In her article "Portion Distortion -- You Don't Know the Half of It" [Outlook, Dec. 29], Shannon Brownlee unfairly targeted the restaurant industry for the problem of obesity among some Americans.

Seventy-six percent of all meals are eaten by individuals at home, and when consumers dine out, they find a variety of menu items in a variety of portion sizes.

Ms. Brownlee also ignored the fact that the rise in obesity is linked to our increasingly "couch potato" culture. According to a study by researchers at the Johns Hopkins University School of Medicine and experts at the Centers for Disease Control and Prevention and the National Institutes of Health, the average child spends 15,000 to 18,000 hours watching television by age 17. In 1969, 80 percent of children were involved in daily physical education programs; only 20 percent are today.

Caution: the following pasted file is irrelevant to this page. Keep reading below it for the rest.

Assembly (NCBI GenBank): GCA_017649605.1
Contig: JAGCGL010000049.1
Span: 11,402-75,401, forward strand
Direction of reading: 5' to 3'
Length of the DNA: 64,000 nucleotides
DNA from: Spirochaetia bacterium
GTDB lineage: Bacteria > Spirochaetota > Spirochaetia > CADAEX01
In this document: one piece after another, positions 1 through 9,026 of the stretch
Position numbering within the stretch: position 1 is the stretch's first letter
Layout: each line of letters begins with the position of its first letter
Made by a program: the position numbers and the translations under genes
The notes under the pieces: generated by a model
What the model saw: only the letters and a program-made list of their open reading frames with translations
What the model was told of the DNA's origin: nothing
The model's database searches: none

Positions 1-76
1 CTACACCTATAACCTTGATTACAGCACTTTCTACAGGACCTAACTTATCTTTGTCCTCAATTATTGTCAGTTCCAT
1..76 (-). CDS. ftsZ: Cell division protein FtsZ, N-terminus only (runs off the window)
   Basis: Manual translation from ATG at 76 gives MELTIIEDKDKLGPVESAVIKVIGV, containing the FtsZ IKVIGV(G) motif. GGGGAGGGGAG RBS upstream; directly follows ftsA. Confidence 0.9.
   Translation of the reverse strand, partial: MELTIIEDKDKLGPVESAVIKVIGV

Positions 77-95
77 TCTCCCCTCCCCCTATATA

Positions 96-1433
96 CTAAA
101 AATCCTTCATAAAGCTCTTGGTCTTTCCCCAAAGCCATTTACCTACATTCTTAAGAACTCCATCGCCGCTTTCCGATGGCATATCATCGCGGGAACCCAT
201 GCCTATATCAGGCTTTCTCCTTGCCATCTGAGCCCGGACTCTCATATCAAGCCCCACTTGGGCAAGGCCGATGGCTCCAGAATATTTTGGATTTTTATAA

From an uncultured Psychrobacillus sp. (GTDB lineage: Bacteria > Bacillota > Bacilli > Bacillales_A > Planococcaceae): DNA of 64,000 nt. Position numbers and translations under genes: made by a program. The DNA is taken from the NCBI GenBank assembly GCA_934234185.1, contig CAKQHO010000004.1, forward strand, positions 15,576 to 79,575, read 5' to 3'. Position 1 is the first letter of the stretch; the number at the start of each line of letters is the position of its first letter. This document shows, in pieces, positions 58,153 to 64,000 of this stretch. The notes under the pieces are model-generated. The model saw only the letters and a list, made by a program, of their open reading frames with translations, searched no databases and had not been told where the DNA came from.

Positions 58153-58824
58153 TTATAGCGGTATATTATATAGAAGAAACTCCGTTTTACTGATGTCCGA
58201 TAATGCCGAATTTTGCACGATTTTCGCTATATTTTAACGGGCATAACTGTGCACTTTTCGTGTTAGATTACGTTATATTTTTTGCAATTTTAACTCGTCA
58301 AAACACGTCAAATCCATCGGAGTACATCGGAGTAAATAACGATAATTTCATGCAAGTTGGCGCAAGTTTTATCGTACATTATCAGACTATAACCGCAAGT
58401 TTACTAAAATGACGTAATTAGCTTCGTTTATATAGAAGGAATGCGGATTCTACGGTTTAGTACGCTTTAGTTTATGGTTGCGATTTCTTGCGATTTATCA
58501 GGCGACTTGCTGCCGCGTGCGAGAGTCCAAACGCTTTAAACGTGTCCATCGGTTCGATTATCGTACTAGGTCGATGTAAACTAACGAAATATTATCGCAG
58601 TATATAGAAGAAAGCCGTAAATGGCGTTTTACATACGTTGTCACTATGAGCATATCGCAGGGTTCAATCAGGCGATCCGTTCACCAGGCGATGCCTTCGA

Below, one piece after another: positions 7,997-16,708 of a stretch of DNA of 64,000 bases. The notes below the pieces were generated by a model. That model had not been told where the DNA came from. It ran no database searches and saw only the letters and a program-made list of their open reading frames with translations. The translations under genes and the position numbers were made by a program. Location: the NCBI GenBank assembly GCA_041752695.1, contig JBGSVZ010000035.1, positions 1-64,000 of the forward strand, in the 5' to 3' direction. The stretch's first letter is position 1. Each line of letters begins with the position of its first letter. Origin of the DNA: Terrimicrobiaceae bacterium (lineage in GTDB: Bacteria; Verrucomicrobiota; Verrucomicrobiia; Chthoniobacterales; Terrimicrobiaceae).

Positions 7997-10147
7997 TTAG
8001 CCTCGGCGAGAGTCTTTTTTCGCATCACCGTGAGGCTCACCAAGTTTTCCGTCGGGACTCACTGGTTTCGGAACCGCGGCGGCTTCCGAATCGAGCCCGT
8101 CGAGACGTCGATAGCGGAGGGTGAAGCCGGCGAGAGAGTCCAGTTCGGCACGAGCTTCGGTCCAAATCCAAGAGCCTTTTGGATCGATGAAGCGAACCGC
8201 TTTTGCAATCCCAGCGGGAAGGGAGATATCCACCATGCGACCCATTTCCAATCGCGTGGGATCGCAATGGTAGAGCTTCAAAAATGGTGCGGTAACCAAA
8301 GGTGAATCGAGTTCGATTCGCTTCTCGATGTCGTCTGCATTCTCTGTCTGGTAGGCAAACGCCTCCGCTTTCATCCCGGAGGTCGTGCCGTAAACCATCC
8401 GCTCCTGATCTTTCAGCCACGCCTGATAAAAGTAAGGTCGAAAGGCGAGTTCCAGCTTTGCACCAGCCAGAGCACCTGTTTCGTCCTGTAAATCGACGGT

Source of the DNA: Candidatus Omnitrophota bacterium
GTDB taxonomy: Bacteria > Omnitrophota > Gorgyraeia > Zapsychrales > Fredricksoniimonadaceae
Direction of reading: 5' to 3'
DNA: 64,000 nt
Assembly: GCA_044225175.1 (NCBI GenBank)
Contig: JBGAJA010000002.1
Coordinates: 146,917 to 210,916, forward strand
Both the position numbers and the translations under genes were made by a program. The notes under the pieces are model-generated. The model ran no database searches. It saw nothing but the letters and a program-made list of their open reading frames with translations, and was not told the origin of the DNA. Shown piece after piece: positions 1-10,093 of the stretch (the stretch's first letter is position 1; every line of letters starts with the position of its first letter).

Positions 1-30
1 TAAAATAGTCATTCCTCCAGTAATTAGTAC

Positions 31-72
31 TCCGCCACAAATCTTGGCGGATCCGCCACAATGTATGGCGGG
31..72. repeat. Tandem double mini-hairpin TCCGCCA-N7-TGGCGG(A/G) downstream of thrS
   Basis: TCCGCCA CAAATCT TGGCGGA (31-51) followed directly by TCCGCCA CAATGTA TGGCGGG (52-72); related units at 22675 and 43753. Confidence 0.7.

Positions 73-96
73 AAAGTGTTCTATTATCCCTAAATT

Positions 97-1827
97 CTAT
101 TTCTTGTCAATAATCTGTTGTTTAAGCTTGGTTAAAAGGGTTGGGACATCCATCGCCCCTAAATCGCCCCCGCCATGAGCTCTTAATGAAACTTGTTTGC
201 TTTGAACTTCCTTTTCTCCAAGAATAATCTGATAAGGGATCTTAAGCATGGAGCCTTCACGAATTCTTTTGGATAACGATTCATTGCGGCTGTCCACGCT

Family history, genetic susceptibility and other medical conditions also play roles in obesity, but these factors went unmentioned by the author in her attempt to blame restaurants for this national problem.


President and Chief Executive Officer

National Restaurant Association



The idea that fast-food companies use "portion distortion" to get us to eat more calories doesn't acknowledge that "supersizing" is already regularly applied to just about everything we buy in supermarkets -- and has been for generations. Ever since Safeway opened in 1915, it has sold bulk packages of meat for less per pound than smaller portions. Supermarkets also sell "unhealthy" foods, including ice cream, hamburger and ketchup. So why not blame them, too?

Bargain prices for larger portions give consumers more buying power for their food dollar. We are able to "supersize" our fast food just as we can supersize healthier choices such as salmon and yogurt. The only thing that has been truly distorted in the fracas over fast food is our personal responsibility for what and how much we choose to eat.